Resting in the magnificent Great Rift Valley and presided over by the majestic Mount Kilimanjaro, Kenya is characterised by hauntingly beautiful natural landscapes of forested hills, patchwork farms, wooded savanna and vast forests brimming with an extraordinary abundance of wildlife. The nation’s diverse range of traditional African cultures is influenced by over 70 unique ethnic groups from the Maasai, Samburu, Kikuyu, and Turkana tribes to the Arabs and Indians that settled on the coast. Add to this: an exquisite tropical coastline fringed with breathtaking golden sand beaches; gorgeous coral gardens providing excellent snorkeling and diving opportunities; and a slew of lively beach resorts, and it is easy to see why so many visitors flock here from around the world to experience a truly unique African adventure in one of the world’s most pristine safari destinations.
Days 1 - 2
Situated along the Nairobi River in beautiful Kenya, the capital of Nairobi is East Africa's most cosmopolitan city. It serves as an excellent starting point for African safari trips around Kenya. Nairobi is Africa’s 4th largest city and is a vibrant and exciting place to be. There are some fascinating attractions: its cafe culture, unbridled nightlife, the National Museum, the Karen Blixen Museum and most notably, just 20 minutes from the city centre, wild lions and buffalo roam in the world’s only urban game reserve. Make sure you pay a visit to the elephant orphanage operated by the David Sheldrick Wildlife Trust for a once in a lifetime experience.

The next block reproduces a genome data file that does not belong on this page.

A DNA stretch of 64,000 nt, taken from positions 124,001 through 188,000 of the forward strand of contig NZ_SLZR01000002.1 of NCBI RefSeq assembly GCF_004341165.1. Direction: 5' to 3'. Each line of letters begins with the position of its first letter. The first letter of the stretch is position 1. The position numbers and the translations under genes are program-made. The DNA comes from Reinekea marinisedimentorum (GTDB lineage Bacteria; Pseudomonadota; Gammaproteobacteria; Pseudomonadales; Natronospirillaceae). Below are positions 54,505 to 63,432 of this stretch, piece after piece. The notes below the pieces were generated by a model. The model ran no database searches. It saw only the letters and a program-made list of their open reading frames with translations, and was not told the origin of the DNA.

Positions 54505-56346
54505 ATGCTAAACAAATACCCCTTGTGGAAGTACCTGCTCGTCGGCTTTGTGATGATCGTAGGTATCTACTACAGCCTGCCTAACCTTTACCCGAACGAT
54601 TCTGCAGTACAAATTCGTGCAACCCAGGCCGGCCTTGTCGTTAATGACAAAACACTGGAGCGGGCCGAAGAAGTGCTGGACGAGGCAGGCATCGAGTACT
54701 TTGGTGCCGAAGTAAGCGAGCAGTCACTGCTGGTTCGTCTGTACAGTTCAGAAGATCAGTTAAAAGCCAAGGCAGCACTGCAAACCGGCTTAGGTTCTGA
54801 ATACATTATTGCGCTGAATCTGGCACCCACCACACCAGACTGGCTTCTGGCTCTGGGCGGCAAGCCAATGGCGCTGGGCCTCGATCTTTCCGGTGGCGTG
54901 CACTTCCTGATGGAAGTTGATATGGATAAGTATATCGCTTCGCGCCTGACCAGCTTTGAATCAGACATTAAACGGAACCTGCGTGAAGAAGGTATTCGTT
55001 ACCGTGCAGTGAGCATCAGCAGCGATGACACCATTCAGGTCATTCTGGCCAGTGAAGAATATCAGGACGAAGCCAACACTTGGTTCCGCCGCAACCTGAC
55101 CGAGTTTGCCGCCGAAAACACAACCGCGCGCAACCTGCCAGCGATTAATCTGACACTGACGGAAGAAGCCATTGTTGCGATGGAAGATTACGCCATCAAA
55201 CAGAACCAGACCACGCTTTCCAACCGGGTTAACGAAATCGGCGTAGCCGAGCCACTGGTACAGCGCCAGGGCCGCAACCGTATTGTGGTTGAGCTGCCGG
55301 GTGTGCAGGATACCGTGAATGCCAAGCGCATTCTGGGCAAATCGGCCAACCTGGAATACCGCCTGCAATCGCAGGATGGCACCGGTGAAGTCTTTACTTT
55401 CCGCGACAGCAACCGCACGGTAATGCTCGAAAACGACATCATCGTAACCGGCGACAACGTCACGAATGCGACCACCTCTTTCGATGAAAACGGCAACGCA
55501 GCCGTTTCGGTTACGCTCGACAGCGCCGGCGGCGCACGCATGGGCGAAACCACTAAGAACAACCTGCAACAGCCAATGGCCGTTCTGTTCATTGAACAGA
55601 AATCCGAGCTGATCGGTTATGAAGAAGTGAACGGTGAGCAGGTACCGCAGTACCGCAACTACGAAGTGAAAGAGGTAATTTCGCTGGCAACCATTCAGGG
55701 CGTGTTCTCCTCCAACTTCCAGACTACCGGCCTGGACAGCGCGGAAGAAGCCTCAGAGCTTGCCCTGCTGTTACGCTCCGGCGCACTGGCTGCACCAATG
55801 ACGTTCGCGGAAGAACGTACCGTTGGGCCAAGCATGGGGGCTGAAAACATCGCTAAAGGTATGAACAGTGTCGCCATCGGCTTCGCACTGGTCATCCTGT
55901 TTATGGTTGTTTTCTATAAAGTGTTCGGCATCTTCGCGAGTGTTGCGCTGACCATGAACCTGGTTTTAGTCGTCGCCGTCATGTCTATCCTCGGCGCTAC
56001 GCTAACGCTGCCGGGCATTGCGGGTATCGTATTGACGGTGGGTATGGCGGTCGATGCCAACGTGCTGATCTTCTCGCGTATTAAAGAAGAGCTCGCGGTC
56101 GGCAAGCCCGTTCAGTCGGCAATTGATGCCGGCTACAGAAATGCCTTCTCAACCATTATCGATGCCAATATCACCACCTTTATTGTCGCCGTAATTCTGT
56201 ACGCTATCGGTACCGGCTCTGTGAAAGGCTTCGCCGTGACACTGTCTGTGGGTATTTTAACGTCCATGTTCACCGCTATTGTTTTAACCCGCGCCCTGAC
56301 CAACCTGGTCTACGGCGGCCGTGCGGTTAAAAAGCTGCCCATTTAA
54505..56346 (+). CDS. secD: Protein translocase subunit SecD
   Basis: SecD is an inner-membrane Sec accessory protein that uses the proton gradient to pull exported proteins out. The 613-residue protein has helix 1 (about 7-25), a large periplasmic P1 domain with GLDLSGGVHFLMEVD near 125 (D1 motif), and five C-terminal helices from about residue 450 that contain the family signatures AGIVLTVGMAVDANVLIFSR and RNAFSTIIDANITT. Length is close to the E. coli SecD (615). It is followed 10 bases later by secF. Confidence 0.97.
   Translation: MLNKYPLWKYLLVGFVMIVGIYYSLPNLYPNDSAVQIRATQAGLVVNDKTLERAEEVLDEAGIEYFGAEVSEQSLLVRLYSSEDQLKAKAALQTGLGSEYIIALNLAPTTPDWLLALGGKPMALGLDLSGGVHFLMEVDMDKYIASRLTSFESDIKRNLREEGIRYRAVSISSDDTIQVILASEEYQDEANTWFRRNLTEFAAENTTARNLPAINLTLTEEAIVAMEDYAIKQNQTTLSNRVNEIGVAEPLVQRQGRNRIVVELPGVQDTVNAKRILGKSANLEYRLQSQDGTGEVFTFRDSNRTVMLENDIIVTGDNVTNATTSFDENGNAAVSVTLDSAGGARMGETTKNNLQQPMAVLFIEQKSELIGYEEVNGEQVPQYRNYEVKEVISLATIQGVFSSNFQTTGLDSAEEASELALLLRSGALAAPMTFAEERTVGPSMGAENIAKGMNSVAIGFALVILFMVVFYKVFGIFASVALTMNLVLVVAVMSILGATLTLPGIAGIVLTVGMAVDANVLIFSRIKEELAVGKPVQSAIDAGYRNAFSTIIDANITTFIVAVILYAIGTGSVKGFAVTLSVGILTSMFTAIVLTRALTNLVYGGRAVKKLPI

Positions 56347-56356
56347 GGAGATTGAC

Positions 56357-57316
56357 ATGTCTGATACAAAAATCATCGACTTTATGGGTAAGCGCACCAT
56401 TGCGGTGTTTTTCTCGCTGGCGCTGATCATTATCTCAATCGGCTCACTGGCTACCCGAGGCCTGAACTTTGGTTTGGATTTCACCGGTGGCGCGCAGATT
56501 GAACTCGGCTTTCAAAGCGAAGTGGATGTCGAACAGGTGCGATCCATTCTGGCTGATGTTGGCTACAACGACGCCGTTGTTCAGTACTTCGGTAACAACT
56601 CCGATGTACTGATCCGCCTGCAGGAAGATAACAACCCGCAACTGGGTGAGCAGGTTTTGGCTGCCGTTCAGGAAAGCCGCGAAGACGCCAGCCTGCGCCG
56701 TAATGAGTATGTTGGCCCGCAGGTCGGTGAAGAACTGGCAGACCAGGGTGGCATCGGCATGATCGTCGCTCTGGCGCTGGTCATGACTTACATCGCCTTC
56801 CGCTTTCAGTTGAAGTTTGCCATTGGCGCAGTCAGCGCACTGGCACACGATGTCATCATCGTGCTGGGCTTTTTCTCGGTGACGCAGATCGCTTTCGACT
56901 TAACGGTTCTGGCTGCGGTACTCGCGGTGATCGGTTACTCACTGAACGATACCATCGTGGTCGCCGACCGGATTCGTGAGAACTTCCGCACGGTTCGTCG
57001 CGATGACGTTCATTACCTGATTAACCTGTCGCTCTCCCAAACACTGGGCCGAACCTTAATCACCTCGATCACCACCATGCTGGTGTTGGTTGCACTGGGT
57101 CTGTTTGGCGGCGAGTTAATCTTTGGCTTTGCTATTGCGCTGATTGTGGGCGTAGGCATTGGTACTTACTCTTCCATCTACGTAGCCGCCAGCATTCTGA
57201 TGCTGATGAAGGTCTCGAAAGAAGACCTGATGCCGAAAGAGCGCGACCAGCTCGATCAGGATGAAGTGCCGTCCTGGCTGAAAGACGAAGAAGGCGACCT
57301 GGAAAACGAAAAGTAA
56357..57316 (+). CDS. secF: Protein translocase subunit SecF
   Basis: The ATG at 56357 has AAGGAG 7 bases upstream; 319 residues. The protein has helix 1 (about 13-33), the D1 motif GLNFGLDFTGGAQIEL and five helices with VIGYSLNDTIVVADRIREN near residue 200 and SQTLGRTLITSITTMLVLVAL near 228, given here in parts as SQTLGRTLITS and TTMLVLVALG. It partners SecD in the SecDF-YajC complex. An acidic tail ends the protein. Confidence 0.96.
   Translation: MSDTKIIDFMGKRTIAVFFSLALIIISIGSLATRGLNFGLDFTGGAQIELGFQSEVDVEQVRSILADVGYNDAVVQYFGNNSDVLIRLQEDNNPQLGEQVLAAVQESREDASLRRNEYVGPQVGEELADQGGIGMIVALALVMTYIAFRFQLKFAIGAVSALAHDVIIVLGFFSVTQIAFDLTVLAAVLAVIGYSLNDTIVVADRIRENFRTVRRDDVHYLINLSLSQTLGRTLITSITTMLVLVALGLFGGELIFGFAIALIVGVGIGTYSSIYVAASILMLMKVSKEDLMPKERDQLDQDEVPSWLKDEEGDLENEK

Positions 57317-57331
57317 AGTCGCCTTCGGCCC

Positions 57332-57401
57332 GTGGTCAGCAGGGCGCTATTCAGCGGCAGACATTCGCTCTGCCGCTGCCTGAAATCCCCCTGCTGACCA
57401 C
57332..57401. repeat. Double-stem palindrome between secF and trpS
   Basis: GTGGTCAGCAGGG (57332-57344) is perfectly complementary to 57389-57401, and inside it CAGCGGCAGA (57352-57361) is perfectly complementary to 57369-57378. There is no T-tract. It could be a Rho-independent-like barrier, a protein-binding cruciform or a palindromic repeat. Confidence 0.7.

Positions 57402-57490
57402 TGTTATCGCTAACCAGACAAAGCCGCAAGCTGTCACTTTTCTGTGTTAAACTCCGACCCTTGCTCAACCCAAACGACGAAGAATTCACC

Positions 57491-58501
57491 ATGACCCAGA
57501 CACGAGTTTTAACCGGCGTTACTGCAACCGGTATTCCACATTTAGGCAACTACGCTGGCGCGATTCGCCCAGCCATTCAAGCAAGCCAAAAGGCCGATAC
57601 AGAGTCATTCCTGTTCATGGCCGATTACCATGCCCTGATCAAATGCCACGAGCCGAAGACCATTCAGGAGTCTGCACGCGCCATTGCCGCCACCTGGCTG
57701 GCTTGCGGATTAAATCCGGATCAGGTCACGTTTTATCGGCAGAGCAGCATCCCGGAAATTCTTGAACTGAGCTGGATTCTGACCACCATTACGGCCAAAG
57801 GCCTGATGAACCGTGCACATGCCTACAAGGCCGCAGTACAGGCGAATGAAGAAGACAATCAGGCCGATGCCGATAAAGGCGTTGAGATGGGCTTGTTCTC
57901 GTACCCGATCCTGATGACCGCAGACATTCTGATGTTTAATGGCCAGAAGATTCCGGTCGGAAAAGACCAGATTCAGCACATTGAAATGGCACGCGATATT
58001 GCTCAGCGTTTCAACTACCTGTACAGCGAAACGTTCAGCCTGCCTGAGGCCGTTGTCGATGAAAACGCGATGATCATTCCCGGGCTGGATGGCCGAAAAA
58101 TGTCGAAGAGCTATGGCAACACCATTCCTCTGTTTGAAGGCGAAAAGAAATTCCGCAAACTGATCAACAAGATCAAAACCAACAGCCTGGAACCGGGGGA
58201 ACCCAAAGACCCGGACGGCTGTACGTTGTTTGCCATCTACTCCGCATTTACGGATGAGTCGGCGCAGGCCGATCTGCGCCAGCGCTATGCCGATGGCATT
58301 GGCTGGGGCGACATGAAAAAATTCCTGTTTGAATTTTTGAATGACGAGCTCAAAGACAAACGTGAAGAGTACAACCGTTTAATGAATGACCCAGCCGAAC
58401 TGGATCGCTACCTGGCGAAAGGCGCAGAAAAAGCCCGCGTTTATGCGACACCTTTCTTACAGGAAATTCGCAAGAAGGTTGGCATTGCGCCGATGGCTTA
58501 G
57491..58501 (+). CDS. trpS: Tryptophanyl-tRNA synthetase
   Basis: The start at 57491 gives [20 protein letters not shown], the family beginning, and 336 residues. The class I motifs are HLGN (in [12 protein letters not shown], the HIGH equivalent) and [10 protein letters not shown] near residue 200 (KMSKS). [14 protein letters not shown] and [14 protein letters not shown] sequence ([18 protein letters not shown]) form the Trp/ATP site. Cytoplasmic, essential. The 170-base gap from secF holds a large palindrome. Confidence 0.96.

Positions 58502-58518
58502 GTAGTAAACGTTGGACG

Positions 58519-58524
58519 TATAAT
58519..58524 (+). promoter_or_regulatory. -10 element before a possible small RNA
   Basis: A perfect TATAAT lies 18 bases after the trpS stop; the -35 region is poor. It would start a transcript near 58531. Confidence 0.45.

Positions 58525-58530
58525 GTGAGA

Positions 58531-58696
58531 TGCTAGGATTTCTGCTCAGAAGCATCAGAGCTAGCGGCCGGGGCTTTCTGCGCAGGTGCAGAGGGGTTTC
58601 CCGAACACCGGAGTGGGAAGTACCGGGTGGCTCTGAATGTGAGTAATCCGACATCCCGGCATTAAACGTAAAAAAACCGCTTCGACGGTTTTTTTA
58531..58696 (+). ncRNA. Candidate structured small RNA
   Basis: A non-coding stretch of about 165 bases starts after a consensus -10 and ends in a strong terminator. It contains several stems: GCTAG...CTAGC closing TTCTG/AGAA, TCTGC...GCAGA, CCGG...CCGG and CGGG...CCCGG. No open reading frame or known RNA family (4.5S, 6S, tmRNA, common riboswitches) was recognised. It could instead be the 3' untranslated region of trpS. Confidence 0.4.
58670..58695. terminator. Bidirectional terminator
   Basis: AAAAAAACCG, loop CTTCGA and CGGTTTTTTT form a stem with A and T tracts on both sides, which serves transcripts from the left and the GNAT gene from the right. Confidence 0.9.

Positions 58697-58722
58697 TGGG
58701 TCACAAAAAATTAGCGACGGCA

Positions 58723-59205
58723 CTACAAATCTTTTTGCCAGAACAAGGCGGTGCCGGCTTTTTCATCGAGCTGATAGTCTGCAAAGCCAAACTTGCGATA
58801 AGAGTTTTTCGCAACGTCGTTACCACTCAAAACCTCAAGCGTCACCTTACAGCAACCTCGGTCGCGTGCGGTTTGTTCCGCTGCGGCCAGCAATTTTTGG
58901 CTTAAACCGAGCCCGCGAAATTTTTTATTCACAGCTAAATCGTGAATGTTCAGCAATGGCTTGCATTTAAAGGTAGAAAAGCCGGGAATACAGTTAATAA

Amboseli National Park
Days 2 - 4
Located in the southern reaches of Kenya, the Amboseli National Park is renowned for its excellent variety of wildlife such as Maasai giraffe, elephant, lion and cheetah and not surprisingly it is one of Kenya's most popular parks. The landscape of Amboseli is dominated by the majestic snowcap of Mount Kilimanjaro, as well as open plains, acacia woodland, swamps and the massif of Ol Doinyo Orok. The birding is excellent, especially closer to the lakes and swamps. The park is famous for being the best place in Africa to get close to large herds of elephants among other wildlife species. Other attractions include opportunities to meet the Maasai people and soak up spectacular views of Mount Kilimanjaro, the highest free-standing mountain in the world.
Days 4 - 6
The Masai Mara together with Tanzania’s Serengeti form Africa’s most famous wildlife park, the Masai Mara National Reserve. The image of acacia trees dotting endless grass plains epitomises Africa for many, then add a Maasai warrior and some cattle to the picture and the conversation need go no further. The undeniable highlight of the Masai Mara National Reserve is undoubtedly the annual wildebeest migration traversing the vast plains of the Serengeti and the Masai Mara. It is known as the largest mass movement of land mammals on the planet – with more than a million animals following the rains. Large prides of lions, herds of elephants, as well as giraffes, gazelles and eland can also be spotted in the reserve. Aside from horse riding safaris and traditional vehicle safaris, hot-air ballooning over the Mara plains has become almost essential.